Non-Current Assets

Those assets that cannot be turned into cash quickly and easily, and which have a longer lifespan, are called “non-current.” These assets are usually considered long-term and tangible. Machinery the company uses, real estate (warehouse, store or land), and other equipment, such as office equipment like computers, phones and chairs, are considered non-current assets.

However, while many non-current assets are tangible, there are those that are not. Patents and copyrights are considered non-current assets. The value of such intellectual property can be incalculable, and should be considered as you estimate the value of a company.


Another consideration is the depreciation of assets over time. During the useful life of an asset, it slowly loses some of its value. It is important to factor in the economic cost of the declining value of assets as you consider company. On the balance sheet, depreciation is deducted from the assets as part of the process of figuring value.

In the end, you need to understand what the company has that is of value. You want to choose dividend stocks that will remain solid over time, and possible show a tendency to grow. A number of assets can prove that the company has sufficient items of value to remain in business – and possibly even grow.

Planning Qualified Dividend Purchases

One of the current benefits dividend investors can receive right now is the ability to receive favorable tax treatment on qualified dividends. Until the end of 2012 (unless Congress makes changes), it is possible to have certain dividends taxed at the long-term capital gains rate.

The current long term capital gains rate (again, extended through 2012) caps at 15%. For those in the lowest tax brackets, there is no tax at all on long term capital gains. Short term capital gains, though, are taxed at your regular income rate. Non-qualified dividends are also taxed at this rate. This means that, if you are in the 28% tax bracket, your non-qualified dividends will be taxed as ordinary income. With the proper planning, though, you can ensure that most of your dividends are qualified – paying no more than 15% on your dividend income, no matter your income bracket.

Making Sure Your Purchases are Qualified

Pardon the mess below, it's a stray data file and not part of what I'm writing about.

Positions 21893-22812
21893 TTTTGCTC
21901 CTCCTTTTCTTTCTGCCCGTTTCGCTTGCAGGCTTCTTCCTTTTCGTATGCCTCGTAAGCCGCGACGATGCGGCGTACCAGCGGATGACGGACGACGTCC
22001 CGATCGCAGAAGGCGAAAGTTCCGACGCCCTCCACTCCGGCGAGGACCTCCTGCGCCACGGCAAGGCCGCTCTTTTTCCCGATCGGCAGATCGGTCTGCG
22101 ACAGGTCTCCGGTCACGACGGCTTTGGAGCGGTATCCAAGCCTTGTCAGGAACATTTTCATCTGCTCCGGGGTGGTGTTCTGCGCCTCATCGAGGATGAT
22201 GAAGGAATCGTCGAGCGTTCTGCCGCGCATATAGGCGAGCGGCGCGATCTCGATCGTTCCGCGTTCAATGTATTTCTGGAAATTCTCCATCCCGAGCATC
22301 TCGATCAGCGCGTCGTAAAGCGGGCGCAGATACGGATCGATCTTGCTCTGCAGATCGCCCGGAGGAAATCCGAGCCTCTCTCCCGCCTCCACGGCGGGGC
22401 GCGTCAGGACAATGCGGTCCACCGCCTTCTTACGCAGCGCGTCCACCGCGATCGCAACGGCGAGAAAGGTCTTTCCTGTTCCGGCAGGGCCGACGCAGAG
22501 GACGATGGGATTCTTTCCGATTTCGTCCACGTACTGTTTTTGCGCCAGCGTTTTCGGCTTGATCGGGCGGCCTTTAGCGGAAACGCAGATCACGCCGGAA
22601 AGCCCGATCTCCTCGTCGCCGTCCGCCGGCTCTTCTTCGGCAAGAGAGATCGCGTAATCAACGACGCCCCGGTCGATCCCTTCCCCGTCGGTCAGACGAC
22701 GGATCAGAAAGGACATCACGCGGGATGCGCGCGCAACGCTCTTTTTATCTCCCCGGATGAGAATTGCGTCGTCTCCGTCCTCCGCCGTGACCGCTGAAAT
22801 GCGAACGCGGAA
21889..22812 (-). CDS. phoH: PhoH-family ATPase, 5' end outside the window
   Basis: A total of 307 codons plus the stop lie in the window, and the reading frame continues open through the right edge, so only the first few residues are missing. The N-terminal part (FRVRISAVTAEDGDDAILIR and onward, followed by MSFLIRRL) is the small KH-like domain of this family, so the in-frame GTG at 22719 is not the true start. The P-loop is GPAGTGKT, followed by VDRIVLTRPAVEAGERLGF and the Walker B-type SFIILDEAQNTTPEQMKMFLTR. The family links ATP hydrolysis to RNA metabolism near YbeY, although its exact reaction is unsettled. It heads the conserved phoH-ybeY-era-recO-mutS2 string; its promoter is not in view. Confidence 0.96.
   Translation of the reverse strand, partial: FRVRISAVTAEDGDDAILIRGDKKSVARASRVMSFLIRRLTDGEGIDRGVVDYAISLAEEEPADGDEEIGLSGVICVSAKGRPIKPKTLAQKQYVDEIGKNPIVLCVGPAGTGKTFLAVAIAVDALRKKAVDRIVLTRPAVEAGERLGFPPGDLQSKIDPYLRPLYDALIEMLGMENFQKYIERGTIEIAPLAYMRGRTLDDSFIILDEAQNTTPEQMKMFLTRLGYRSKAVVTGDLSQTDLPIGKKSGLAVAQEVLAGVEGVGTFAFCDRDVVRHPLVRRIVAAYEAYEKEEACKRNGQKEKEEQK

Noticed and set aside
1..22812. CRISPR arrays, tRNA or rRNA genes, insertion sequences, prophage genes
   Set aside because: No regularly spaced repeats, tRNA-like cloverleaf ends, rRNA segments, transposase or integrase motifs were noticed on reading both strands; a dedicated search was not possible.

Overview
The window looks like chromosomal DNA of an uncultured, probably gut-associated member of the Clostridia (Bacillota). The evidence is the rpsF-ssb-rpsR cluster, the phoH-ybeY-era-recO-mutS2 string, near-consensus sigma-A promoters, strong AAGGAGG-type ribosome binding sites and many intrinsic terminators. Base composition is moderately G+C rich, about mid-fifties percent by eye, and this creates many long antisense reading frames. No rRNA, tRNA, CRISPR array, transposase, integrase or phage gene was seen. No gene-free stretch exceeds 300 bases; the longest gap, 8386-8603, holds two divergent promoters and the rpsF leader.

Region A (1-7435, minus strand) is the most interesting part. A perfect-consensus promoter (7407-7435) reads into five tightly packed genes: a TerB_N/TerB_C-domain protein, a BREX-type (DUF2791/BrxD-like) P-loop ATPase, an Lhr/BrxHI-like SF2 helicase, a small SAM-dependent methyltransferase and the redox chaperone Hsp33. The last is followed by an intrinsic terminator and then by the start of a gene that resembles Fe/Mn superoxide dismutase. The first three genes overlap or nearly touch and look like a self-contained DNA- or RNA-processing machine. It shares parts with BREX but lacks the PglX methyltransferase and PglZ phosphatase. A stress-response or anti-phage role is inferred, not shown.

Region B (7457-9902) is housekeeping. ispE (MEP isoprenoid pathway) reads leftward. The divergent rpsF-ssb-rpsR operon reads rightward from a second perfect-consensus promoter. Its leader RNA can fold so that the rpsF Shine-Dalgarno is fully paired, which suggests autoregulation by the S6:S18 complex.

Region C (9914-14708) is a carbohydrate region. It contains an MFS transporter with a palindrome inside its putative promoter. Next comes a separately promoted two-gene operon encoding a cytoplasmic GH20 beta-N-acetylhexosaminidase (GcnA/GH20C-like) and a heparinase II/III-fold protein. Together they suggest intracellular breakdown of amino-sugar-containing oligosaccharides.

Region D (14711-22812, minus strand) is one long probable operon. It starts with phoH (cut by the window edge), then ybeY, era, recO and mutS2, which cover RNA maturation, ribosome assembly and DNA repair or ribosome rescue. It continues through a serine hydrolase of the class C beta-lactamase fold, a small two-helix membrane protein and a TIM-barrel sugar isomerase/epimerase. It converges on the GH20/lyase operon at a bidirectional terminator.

If you want to be able to claim your dividends as qualified, you need to own the stock or mutual fund in question for more than 60 days in the 121 days preceding the 60 days before the ex-dividend date. This means that you need to think carefully about when you buy shares if you want the tax favored status that comes with qualified dividends.

Before you purchase a share of a company or a mutual fund, find out when the dividend will be paid out. With a company, you can use the ex-dividend date as your guide, or you can simply make your purchase after the dividend has been distributed.

The same is true of buying mutual fund shares. Look at the fund’s distribution schedule and find out when dividends and capitals gains are normally distributed. Make your purchase just after a distribution takes place. This way, you will be able to ensure that you meet the definition of “qualified,” and receive the long term capital gains rate as you pay taxes on your income.

Paying Taxes on Reinvested Dividends

It’s important to realize, too, that you will pay taxes on reinvested dividends. Even though you don’t receive the cash in hand, it is still considered income by the IRS. So take this into account when purchasing shares in a new company or mutual fund. Just because you plan to have the dividends automatically reinvested doesn’t mean you are protected from paying taxes. The only way to avoid it right now is if your dividend investments are held in a tax advantaged retirement account.